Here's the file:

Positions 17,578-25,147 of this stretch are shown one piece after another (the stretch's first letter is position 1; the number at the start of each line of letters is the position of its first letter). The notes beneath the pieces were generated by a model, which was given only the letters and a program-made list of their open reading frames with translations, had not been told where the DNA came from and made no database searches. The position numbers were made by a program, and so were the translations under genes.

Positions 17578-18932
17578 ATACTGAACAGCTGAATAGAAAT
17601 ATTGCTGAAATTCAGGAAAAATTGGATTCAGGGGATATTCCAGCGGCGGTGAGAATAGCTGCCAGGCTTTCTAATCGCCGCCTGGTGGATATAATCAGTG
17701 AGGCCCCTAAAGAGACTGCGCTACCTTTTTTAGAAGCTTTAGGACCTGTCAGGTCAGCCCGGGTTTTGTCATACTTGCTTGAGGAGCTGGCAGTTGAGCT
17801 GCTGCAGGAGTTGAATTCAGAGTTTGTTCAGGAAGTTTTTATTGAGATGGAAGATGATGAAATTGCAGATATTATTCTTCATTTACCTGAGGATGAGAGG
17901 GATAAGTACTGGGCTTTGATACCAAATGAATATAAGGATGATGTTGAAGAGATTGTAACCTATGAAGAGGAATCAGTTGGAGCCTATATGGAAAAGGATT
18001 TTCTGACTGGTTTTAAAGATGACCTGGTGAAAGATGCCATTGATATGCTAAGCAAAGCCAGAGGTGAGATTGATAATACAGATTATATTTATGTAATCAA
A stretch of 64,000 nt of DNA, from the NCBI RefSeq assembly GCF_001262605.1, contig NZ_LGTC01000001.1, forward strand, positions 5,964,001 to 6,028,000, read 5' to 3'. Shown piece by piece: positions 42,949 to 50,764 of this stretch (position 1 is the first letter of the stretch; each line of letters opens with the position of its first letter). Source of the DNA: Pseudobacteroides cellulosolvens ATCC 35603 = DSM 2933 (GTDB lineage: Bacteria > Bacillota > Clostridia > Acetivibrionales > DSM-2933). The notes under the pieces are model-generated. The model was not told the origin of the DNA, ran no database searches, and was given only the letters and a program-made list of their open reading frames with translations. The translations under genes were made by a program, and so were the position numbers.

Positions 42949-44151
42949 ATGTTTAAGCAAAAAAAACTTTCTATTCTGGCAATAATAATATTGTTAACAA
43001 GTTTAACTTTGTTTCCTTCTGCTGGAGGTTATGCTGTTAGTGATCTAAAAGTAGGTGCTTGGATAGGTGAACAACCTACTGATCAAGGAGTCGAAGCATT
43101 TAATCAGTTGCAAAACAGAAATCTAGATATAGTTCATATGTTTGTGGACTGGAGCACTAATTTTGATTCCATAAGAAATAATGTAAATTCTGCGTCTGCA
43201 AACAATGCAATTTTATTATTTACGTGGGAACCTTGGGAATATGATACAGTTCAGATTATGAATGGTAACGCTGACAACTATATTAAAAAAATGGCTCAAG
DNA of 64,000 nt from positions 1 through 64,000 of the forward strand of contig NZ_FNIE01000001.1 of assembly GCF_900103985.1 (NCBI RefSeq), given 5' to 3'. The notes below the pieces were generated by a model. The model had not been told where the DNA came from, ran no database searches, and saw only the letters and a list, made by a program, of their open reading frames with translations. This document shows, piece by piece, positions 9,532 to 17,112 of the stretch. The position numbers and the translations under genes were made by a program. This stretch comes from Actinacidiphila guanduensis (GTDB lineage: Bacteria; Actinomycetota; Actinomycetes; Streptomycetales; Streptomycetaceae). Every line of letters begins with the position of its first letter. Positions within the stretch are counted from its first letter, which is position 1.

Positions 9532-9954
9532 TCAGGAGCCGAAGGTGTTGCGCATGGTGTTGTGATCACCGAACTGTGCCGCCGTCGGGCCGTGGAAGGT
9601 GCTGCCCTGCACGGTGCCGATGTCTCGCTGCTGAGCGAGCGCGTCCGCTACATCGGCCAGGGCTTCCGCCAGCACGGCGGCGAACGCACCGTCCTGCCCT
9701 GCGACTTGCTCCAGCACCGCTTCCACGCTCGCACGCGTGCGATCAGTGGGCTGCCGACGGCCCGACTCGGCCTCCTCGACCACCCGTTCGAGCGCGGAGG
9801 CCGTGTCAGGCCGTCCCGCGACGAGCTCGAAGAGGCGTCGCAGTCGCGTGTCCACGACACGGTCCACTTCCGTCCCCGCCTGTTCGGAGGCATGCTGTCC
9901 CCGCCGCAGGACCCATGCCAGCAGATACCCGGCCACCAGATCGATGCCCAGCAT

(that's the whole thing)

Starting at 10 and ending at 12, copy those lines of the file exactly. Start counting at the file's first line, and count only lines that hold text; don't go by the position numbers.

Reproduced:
Positions 42949-44151
42949 ATGTTTAAGCAAAAAAAACTTTCTATTCTGGCAATAATAATATTGTTAACAA
43001 GTTTAACTTTGTTTCCTTCTGCTGGAGGTTATGCTGTTAGTGATCTAAAAGTAGGTGCTTGGATAGGTGAACAACCTACTGATCAAGGAGTCGAAGCATT